Walden University Finance and Economics in Health Care Discussion

Discussion: Foundational Accounting Concepts

Although it is important to be familiar with foundational accounting concepts and to understand how they are calculated, it is equally important to recognize how the information from these calculations fits into the larger picture of daily actions in hospitals. Consider the simple task of taking patients their dinner trays. Think of all of the different costs that are involved. The dietitian must be paid, as well as the food handlers. The food has to be purchased as well as the trays and utensils. Trays must be delivered, picked up, and cleaned. A cost is incurred at each stage.

In this Discussion, you consider how the costs of the daily tasks performed by nurses are accounted for and impact cash flow.

To prepare:

Review this week’s Learning Resources focusing on the difference between accrual accounting and cash accounting. Conduct additional research as needed until you are confident that you grasp the distinction between the two approaches.

Consider why you would select one approach over the other and the effect it would have on financial decision making. Determine how you could explain these concepts to someone not familiar with accounting.

Select a task you might perform daily, or an item that you might use daily in the workplace, and determine where the cost should appear on a balance sheet.

Reflect on the role of cash in the financial operations of an organization. How could cash flow issues impact your own organization (or one with which you are familiar)?

  • By Day 3 
  • Post an explanation of the difference between accrual accounting and cash accounting, and when each might be used. Then, describe a task you might perform or an item you might use daily, and explain where the cost should appear on a balance sheet, and why. Finally, assess how cash flow issues could impact your own organization (or one with which you are familiar).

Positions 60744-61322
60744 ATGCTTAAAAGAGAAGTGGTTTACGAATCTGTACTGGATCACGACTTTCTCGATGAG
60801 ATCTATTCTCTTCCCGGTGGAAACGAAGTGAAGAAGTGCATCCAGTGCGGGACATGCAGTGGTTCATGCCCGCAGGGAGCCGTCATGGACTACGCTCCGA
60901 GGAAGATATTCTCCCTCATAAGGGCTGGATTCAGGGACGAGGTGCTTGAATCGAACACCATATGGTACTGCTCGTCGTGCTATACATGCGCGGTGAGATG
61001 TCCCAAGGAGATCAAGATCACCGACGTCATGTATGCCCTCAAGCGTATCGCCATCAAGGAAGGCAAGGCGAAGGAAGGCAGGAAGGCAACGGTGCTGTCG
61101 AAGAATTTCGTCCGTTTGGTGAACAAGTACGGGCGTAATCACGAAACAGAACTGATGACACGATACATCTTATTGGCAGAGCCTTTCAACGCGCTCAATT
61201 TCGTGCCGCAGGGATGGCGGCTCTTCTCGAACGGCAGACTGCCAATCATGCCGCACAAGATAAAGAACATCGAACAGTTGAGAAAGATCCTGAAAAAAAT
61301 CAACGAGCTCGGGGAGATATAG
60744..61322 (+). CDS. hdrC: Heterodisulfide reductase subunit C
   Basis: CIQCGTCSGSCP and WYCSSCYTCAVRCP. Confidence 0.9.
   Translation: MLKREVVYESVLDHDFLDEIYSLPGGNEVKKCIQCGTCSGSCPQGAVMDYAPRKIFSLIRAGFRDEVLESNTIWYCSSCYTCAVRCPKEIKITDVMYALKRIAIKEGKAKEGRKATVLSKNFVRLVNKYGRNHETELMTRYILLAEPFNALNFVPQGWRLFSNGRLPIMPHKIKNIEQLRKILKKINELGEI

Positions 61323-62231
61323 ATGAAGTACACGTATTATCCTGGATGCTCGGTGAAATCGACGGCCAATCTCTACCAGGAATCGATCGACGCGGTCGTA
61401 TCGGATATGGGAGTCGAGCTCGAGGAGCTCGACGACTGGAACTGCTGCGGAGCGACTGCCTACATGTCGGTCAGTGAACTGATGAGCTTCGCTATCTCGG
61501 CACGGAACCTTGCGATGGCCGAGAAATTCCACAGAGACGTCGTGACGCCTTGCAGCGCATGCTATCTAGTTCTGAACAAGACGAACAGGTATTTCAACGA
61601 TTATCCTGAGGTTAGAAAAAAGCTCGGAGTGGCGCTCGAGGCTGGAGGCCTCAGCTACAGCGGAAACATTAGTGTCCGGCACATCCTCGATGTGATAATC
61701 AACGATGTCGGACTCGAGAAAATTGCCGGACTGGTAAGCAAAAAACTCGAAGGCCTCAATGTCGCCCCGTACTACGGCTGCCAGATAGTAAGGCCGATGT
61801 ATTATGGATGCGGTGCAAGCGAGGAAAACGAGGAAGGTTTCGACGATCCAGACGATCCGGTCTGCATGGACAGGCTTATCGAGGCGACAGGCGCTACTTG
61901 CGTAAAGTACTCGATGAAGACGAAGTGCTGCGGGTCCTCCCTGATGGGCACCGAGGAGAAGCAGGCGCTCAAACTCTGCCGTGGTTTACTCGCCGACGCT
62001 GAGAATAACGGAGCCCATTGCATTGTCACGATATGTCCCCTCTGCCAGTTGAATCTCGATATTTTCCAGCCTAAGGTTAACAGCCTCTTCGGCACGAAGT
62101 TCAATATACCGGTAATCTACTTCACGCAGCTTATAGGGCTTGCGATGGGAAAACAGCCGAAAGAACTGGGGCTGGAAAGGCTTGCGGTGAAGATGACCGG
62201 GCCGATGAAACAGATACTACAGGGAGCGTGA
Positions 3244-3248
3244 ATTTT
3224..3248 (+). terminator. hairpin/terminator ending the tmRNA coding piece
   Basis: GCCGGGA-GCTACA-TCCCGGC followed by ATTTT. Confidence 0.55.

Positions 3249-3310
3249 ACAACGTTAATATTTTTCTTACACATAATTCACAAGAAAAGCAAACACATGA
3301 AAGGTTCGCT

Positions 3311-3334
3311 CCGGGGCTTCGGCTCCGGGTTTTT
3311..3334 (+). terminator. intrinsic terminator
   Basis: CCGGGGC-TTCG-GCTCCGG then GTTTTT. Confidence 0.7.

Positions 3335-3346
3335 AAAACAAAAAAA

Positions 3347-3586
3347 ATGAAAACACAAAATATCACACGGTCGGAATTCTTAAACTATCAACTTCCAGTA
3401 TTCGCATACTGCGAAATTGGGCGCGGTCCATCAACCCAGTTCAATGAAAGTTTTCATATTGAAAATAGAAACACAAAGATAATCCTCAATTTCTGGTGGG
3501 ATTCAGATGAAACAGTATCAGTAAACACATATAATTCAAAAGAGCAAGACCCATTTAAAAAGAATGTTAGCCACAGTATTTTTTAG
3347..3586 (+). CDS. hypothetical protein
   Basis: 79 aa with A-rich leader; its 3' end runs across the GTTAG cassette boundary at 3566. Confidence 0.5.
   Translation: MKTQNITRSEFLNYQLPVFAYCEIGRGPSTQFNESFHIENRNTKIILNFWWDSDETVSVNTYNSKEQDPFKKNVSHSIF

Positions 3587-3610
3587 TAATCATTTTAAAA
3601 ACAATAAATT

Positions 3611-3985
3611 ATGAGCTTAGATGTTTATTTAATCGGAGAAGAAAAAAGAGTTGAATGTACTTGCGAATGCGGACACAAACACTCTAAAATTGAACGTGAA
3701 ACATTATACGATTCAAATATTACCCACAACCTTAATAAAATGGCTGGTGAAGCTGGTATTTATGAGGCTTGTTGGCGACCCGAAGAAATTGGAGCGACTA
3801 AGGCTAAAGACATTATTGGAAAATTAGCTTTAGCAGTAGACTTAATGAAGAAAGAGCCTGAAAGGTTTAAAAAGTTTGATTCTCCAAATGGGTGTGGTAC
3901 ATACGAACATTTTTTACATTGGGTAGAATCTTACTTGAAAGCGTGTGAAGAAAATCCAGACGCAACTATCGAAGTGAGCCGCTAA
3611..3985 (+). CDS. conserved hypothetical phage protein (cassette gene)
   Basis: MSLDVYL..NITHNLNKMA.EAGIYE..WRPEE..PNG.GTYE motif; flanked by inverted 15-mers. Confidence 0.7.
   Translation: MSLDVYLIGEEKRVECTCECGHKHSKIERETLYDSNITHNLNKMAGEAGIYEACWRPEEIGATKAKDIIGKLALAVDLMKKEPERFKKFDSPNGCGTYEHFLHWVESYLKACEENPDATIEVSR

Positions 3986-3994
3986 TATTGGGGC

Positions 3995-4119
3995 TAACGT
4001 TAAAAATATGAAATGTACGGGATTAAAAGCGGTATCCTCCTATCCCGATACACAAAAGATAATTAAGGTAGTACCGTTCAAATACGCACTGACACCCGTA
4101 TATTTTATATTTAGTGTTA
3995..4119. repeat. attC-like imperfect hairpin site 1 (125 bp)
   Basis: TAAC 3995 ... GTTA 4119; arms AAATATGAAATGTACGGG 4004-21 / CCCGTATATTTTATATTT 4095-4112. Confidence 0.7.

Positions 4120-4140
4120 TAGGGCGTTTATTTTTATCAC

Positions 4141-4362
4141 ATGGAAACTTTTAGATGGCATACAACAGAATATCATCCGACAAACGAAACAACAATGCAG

Expert Solution Preview

Accrual accounting and cash accounting are two different methods used in recording and reporting financial transactions. Accrual accounting recognizes and records revenue and expenses when they are incurred, regardless of when the cash is actually received or paid. Cash accounting, on the other hand, records revenue and expenses only when cash is received or paid.

The choice between accrual accounting and cash accounting depends on the purpose of the financial information and the type of organization. Accrual accounting is more commonly used in businesses and organizations where the focus is on matching revenues and expenses to the period in which they occur. This method provides a more accurate representation of the financial performance and position of the organization.

In contrast, cash accounting is simpler and easier to implement. It is commonly used by small businesses or individuals whose primary concern is cash flow management. Cash accounting provides a more immediate view of the actual cash inflows and outflows of the organization.

To explain these concepts to someone not familiar with accounting, I would use simple examples. For accrual accounting, I would explain that it focuses on recording revenues and expenses when they are earned or incurred, even if the cash hasn’t been received or paid yet. For cash accounting, I would explain that it records revenues and expenses only when the cash is actually received or paid.

For example, let’s consider the task of administering medication to patients. The cost of the medications should be recorded as an expense on the balance sheet under the “Supplies” or “Medications” category. This cost should be recognized when the medications are administered, regardless of when the payment for the medications is made.

Cash flow issues can significantly impact an organization’s financial operations. If an organization is experiencing cash flow problems, it may struggle to meet its financial obligations, such as paying employees or suppliers. This can lead to delayed payments, strained relationships with stakeholders, and even the risk of bankruptcy. Proper cash flow management is crucial to ensure the smooth functioning and sustainability of the organization.

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